I write all this, not so that you’ll be sad along with me, but so that you’ll reflect on how emotions, especially like those of grief and sadness, can hit us in waves. I see her toy, dangling over the edge of the bookcase, it’s a multi-colored, chasing toy that she once loved to pounce on and was always ready to prove her swift reflexes in an effort to pin down its rainbow of tentacles; now, it sits idle. There’s no one playing with it anymore. And, suddenly, I’m weeping – sad over the certain loss of a small, sentient being who’s played a major role in our everyday lives for two decades. While technically, she’s still here!
We know (from research) that pets can actually make us healthier people. Those who have pets tend to have lower rates of heart disease and lower blood pressure. Some studies have found that they are also less likely to experience loneliness or depression, and more likely to say they are satisfied with their life. So it may be no surprise that when we lose this relationship, our health is affected in a negative way.
Research also shows that when we experience grief, our brains undergo physical changes. These changes can affect our thought processes and emotions. For many people, grief results in feelings of sadness, depression, guilt, anger, anxiety, relief, loneliness, or feeling irritable.
Some people even experience mental symptoms of grief, which may include confusion, trouble focusing, constant dwelling on the pet, or thinking we see or hear the pet. Loss of an animal companion can also lead to anxiety and depression for some people. I’m not planning to be one of them if I can avoid it!
However, learning to sit with sadness is not my favorite life-lesson.I want this to be over, I want to move on and not be reminded that this tiny creature whom I clearly love is making her way to the end of her life right in front of me – I don’t want it to be this way, but it is.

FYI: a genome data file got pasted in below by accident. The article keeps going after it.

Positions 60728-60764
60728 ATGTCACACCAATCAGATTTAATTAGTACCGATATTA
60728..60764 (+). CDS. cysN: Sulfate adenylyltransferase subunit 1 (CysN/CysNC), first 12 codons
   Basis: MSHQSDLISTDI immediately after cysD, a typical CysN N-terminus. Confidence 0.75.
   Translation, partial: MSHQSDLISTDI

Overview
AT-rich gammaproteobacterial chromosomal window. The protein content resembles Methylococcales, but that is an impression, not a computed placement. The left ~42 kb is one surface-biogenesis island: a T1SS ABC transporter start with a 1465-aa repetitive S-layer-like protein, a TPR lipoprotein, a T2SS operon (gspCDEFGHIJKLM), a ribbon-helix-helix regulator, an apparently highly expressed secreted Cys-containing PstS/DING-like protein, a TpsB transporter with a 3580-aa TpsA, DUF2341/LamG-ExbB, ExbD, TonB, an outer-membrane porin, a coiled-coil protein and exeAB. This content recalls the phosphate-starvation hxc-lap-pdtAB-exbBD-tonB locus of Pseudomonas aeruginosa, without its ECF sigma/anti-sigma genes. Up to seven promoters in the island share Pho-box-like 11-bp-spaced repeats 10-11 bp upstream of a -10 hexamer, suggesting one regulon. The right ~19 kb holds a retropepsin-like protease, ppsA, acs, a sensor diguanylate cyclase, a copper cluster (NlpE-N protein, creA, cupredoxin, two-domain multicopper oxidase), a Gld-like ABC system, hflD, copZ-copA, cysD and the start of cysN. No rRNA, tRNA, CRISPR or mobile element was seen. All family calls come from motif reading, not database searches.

Sooner or later, either Nutmeg will die of natural causes, or I will need to intervene on her behalf (I hope she’ll make that time clear to me, when it arrives) but regardless of how the end may come, I must admit that I don’t like this on-going anticipation.
Maybe you are sitting with sadness (or some similarly painful emotion) and there’s no avoiding it, no way to distract yourself from it, and no explanation that can soften its blow. Here are three things I’ve found can help, especially when I’m sitting with pain. . .
- Self-compassion & kindness – acknowledging the hurt, sitting with it and being gentle on myself, rather than trying to pretend it isn’t surrounding me.
- Sharing with community – for me, that includes writing to all of you. But there may be other outreach that becomes necessary, especially when the house is actually cat-less and I need to move through the loss.
- Being mindful – of both the sadness and the joys this beautiful animal brought into our lives. Noticing with gratitude the years of blessing she provided and welcoming the memories of those experiences with her.
Wishing you a season of discovery, about your own emotional soup (that can sometimes overwhelm, and sometimes surprise us) and hoping that you, like me, will experience the healing that comes with moving through the events that change our lives and remind us of our rich and connected humanity.